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Bucktown Baseball Bat Beating

By Kelly Tansor, Copy Editor (

Heriberto Viramontes was found guilty on all counts after he beat two young women with a baseball bat as he tried to rob them.  Charges against him included first-degree murder, armed robbery, and aggravated battery.  While Viramontes’ sentence faces up to 120 years behind bars, the two victims of the attack seem to be sentenced to a much more difficult life.

Natasha McShane was a UIC exchange student from Ireland in 2010 when the attack happened.  McShane and her friend, Stacy Jurich, were walking in the 1800 block of North Damen in Bucktown when they were beaten unconscious by Viramontes with a baseball bat.  Jurich testified that Viramontes swung at her head before swinging at McShane, knocking her to the ground.  He then called out an expletive at the girls before running off with their purses.

A woman named Marcy Cruz admitted to driving Viramontes’ getaway car – and actually testified against Viramontes in the trial.  The testimony was part of a deal she made with prosecutors; she pleaded guilty to driving the getaway car in return for a 22-year sentence.  She alleges that after the attack, she and Viramontes went to a local gas station, where Viramontes used the girls’ credit cards to pump people’s gas and get money, a claim that was proven by the gas station’s surveillance footage.  Cruz has since expressed remorse for her involvement in the attack.

Viramontes’ attorney vehemently denied the allegations, saying, “We don’t know who did this, but we know it wasn’t Mr. Viramontes.”  However, in phone calls he made in Cook County Jail, Viramontes can be heard admitting to the attack, saying that he did not intend to kill them – just rob them for drug money.  He was convicted on all counts against him and now faces a maximum of 120 years in jail.

Since the attack, McShane has been left unable to walk or talk.  She is currently back home in Ireland, where she receives around-the-clock care.  Her family initially did not tell her the trial was happening because they feared it would upset her.  McShane’s aunt, Caroline, says Viramontes has “taken away her life…The life that she had chosen and wanted to pursue. The career she had in mind and the career that she fought for. She has to redirect that now and find a different path.”   McShane’s family is glad the trial is over and expects a better recovery for McShane.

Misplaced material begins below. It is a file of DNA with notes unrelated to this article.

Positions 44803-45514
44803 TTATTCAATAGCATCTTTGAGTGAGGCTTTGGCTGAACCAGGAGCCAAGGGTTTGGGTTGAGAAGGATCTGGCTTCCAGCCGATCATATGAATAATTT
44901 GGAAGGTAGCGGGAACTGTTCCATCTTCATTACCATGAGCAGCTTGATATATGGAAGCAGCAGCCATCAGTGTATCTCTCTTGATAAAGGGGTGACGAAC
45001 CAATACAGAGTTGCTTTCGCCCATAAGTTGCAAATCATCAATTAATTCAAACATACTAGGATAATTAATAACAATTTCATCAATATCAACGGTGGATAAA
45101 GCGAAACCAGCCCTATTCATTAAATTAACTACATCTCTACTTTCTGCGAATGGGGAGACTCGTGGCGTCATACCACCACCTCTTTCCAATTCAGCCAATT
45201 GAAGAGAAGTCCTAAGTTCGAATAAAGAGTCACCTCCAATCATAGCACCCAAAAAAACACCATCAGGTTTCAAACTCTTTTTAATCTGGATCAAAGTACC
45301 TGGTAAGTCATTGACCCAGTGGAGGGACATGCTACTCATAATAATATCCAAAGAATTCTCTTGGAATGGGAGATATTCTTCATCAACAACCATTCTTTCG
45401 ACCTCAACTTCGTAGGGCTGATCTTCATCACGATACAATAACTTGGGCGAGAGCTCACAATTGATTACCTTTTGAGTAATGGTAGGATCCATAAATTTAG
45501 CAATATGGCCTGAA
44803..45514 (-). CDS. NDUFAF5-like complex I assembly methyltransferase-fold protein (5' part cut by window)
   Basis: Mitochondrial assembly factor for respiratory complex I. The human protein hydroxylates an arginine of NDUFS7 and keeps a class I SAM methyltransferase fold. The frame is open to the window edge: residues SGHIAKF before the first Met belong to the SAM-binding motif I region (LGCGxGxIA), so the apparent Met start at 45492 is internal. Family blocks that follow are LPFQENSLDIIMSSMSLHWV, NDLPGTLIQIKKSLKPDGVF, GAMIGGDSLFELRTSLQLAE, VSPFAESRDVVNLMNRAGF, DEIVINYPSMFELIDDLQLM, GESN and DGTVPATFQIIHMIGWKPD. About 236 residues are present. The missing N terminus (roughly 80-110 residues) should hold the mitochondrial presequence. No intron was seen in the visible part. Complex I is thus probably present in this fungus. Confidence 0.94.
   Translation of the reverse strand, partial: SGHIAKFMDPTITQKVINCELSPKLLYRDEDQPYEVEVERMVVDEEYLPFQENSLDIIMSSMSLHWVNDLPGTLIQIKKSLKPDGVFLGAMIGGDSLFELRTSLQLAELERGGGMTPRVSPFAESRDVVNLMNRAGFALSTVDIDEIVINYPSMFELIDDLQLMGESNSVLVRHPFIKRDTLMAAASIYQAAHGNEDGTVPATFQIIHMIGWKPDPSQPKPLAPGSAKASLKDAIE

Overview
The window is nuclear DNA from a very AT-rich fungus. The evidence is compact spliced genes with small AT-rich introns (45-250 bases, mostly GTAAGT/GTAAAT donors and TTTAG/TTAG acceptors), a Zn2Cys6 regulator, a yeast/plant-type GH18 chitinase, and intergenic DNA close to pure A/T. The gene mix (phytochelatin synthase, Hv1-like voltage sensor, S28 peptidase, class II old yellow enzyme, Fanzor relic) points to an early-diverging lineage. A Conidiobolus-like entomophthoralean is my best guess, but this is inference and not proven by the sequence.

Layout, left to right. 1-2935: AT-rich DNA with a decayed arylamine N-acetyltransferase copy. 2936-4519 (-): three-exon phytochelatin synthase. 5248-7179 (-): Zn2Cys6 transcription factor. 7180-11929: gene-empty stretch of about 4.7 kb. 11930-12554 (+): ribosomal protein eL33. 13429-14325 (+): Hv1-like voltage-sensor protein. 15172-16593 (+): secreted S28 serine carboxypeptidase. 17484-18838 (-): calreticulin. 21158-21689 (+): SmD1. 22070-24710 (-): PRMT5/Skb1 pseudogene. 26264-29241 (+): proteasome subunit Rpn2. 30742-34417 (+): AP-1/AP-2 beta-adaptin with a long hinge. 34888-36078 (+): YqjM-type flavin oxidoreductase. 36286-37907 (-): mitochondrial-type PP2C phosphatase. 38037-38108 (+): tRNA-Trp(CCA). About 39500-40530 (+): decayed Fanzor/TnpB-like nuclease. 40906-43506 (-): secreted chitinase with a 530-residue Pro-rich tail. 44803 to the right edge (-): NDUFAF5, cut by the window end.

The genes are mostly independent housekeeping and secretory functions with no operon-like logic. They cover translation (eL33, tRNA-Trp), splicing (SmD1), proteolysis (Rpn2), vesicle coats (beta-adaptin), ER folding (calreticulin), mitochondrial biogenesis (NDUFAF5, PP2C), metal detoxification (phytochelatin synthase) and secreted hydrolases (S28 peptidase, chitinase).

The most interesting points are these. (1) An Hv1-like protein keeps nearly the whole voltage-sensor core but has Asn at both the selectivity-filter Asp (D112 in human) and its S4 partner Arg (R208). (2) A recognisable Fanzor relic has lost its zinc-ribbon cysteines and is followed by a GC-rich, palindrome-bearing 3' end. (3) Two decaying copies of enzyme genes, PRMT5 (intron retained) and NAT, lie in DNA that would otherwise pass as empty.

Jurich recovered from her injuries, but that is not to say she got off easy.  The last three years since the attack have been very difficult for her.  On top of watching her best friend’s struggle as she was left disabled, Jurich frequently has severe headaches and vision problems.  After the trial, Jurich had this to say:

There hasn’t been a night that’s passed in the last three years where I didn’t wake up in a night terror reliving what happened…To know that this person can never walk the street with me again is extremely comforting.

In my eyes, there is no real winner or loser in a situation like this.  Yes, Viramontes will rot in jail for possibly the rest of his life.  However, McShane and Jurich will have to suffer for the rest of their lives as well, albeit physically and/or emotionally.  McShane can no longer walk or talk, and Jurich still faces night terrors from the ordeal.  I can only hope that there will truly be a happy ending to their story and they can see life in a more optimistic way now that their attacker can never hurt them again.


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